Horses graze and cows can be heard in the near distance at Big Sky Farm located in Dacula, Ga. The Farm is the home of State Judge Carla Brown, and she keeps company with 10 — and when there are litters — up to 20 dogs.
The state judge has opened her home to provide a base for “Canine Pet Rescue” (CPR), a nonprofit she founded in 2009. Her purpose was to focus on saving German Shepherds from high kill shelters across the state, nursing them back to health and ultimately finding permanent homes.
“Often people will buy a German Shepherd without doing their research on the breed. They don’t train them correctly as puppies, not realizing they are very active and protective dogs, and as they grow bigger, sometimes people mistake that energy as aggression,” Brown explained her emphasis on German Shepherds.
Brown manages the rescue’s frontline work, coordinating requests almost daily to save neglected and abused dogs. Due to the demand, she had an official pet shelter built on her farm in 2011.
Between her duties at court, Brown also juggles the daily demands of being the CEO of a growing and demanding rescue. She comes home to a host of rescue duties, ensuring that the dogs are cared for, arranging medical care with vets and specialists and matchmaking dogs with adopters.
Recently, Brown began fostering an injured German Shepherd pup. He is in need of constant attention, so Brown has been bringing him to her office each day. She also cares for two additional foster dogs tucked away in her home as well as the to the seven in the CPR kennel.
One of the dogs up for adoption is Lex, a black German Shepherd. Earlier in the year, Lex was saved from a puppy mill in Montgomery, Ga. along with 400 other German Shepherds. The puppy mill made local headlines after the owner was arrested for animal abuse.
“He’s one of the dogs that had been kept in a kennel his entire life, and never knew what grass felt like. He never really plays with the toys, because he’s still not sure what they’re for,” volunteer Mary Carson said of Lex, who is still recovering from his previous neglect.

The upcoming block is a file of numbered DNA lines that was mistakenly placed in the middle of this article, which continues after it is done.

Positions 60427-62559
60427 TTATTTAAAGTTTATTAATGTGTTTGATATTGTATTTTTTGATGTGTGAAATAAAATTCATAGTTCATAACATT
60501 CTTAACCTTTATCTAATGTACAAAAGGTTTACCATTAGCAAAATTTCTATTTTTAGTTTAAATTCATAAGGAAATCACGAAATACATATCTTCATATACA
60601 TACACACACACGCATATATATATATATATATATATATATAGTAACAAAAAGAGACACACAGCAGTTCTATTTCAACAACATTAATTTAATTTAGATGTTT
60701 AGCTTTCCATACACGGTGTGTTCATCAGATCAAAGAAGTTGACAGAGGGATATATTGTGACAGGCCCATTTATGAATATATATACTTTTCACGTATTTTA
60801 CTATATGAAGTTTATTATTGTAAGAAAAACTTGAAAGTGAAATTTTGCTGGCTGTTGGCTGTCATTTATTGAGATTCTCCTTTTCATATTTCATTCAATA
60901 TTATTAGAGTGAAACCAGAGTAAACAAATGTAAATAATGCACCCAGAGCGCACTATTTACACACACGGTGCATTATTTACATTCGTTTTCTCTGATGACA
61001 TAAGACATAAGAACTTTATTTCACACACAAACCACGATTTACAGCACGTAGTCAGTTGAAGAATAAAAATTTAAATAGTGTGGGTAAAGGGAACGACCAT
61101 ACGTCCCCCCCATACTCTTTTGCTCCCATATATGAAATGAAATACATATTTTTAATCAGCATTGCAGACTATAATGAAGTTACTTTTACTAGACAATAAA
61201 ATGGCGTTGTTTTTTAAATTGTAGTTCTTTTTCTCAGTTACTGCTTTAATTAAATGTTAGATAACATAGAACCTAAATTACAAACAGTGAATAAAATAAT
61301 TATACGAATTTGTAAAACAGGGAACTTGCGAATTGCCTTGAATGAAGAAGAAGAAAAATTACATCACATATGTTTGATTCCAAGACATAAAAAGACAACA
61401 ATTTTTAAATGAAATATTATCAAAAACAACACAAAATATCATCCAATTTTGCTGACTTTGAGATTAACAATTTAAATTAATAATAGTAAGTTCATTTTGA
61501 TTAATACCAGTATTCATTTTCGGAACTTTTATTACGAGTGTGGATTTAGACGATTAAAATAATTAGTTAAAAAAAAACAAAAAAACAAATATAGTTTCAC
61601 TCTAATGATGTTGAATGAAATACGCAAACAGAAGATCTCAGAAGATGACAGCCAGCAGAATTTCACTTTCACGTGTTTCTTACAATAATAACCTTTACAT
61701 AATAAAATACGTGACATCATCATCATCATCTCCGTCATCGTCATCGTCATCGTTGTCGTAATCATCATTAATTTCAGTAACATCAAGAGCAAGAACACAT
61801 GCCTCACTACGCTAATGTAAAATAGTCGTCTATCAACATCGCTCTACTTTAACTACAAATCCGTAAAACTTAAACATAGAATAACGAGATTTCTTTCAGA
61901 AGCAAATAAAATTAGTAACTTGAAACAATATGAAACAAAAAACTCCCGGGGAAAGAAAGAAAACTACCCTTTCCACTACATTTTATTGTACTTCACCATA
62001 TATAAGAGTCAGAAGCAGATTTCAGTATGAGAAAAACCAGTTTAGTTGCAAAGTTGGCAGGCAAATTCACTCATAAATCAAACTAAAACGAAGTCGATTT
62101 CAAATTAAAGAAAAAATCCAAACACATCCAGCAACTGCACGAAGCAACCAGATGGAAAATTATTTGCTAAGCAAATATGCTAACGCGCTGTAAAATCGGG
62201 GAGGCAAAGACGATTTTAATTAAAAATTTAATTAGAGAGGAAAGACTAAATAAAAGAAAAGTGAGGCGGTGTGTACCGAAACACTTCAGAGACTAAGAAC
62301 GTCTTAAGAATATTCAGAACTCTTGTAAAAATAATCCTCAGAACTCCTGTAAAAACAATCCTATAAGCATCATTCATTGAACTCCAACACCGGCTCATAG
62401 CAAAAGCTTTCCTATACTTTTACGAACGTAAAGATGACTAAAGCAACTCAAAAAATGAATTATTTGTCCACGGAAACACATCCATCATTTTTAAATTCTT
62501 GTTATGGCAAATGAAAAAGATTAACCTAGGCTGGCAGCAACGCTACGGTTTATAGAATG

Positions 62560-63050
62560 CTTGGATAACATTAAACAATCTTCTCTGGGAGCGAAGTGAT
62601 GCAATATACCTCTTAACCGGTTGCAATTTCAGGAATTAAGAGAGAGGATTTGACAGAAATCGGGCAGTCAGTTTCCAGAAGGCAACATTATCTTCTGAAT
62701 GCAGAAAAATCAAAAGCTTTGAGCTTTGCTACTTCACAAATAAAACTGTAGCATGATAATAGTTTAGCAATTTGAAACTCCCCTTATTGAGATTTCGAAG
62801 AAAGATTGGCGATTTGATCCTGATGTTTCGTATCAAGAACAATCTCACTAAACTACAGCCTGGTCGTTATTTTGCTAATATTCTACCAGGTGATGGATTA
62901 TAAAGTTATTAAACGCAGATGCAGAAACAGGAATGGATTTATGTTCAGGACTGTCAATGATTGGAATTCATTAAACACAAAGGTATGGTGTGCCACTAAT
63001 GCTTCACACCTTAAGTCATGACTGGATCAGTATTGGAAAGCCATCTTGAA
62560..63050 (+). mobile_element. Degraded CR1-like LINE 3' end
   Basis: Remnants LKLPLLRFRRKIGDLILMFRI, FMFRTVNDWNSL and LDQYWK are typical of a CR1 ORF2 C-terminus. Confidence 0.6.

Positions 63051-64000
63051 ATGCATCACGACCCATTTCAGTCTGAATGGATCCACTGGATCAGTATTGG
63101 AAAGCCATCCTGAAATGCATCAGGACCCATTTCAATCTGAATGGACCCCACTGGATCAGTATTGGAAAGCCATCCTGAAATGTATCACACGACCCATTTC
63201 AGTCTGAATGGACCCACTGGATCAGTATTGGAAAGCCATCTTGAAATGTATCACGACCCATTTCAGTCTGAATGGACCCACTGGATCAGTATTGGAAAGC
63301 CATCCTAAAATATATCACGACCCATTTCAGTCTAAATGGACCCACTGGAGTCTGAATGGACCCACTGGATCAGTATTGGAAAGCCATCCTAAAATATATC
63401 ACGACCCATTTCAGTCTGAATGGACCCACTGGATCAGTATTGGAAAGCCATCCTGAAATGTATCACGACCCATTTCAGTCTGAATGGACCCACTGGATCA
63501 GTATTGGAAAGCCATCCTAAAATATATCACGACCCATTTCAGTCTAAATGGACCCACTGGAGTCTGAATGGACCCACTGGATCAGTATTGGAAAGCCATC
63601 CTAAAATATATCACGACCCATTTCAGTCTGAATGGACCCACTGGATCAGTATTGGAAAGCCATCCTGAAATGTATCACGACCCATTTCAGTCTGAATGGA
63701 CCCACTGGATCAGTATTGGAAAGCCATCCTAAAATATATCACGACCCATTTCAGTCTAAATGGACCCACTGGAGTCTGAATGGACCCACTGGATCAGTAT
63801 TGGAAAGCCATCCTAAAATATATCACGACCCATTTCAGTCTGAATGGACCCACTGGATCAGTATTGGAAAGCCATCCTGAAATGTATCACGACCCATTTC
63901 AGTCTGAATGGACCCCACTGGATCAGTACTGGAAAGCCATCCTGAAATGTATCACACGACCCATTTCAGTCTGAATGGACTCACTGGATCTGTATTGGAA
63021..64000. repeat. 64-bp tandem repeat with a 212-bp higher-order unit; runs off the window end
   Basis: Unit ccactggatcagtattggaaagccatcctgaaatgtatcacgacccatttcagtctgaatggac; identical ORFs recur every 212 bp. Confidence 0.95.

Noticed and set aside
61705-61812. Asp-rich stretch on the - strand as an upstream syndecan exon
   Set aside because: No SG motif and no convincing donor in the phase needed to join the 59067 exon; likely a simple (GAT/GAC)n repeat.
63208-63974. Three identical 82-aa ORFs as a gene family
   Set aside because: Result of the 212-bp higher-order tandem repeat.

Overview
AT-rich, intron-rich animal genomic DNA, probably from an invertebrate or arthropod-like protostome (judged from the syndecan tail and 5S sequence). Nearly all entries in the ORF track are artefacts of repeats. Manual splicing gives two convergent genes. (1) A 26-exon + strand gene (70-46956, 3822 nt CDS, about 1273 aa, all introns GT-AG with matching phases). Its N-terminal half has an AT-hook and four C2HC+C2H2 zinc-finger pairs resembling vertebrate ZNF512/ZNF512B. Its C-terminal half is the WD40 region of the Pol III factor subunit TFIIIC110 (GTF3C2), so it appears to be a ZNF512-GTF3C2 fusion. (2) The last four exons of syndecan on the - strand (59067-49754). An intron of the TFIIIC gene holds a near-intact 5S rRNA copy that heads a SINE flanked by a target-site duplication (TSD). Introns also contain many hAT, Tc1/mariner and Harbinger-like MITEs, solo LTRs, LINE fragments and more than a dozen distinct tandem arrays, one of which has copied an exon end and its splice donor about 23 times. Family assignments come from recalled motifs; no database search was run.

Freckles, a nine-year-old mixed Bulldog, is also in the rehab phase. When CPR found Freckles, she was emaciated and in critical health conditions.
“She was one of 12 dogs we took who had been starved by her trainer,” Brown said of Freckles who has put on healthy weight and gained an energetic spark in the few months she’s been at CPR.
Kept separately in 5X10 kennels with both indoor and outdoor accesses, the dogs enjoy regular attention. Volunteers will come out to feed and walk the dogs for morning, afternoon and evening shifts. Another seven dogs are cared for in foster homes, where the others will ultimately move to when there is room.
It’s a full-time operation, and Brown is thankful for the help she receives from volunteers and supporters of their mission.
“We have volunteers come by three times a day 365 days out of the year, and we always need more to help fill those duties,” Brown said. “We could not do this work without our amazing volunteer staff.”
With so many incoming dogs, CPR has high expenses each month. Brown says medical expenses are by far the highest expense, and the food bill is at a close second.
“We recently received about $6,000 worth of food from Hollywood Feed in Roswell. They donated 90 bags, and that will go a long way in helping us feed the dogs,” said Volunteer Coordinator Sean Richardson who estimates their food bill comes out to $500 each month.
Richardson admitted that she started volunteering in 2012 as a work requirement, but quickly fell in love with what Brown and the others were doing through CPR.
“To be honest, this has become like therapy for me. The dogs are happy to see you, and it’s just a great feeling knowing that you’re helping an innocent soul,” said Richardson who has fostered a few dogs during her time with CPR. Volunteer information is available online at www.caninepetrescue.com.
With 30-acres of green pasture, Big Sky Farm is an upbeat place for social gatherings, and CPR is inviting dog owners near and far to bring their pets for the 2019 Bikes, Barks and BBQ event on May 18th. Motorcycle riders should show up for registration at the Gwinnett Detention Center by 8:00 a.m. They will end up at the Farm for a BBQ which runs from 12:00 -2:30 p.m.
It’s really kind of two separate events. The bike ride starts at the jail and ends here. And around noon, families will start arriving at the Farm for BBQ,” Brown said.
Some of the event’s features include dog demonstrations, bounce houses for the kids, as well as food trucks and craft beer served by Lincoln Fill Station. According to Richardson, 100 percent of the event’s proceeds will go to CPR which is a registered 501(c)3. Vendors and local sponsors can sign up for the event by emailing email@example.com or by visiting the following webpage: https://www.caninepetrescue.com/events .
For those yet to discover why dogs are man’s best friends, the BBQ will be an opportunity to learn more about volunteer and adoption opportunities.
To Judge Angela Duncan, who has two dogs from CPR, adopting a rescue can be a win-win situation. “It gives dogs a second chance, and us a first chance to do right by them.”
A list of pictures and stories about each of the dogs at CPR is available online https://www.caninepetrescue.com/available-for-adoption . As Brown says, “It’s all about the dogs!”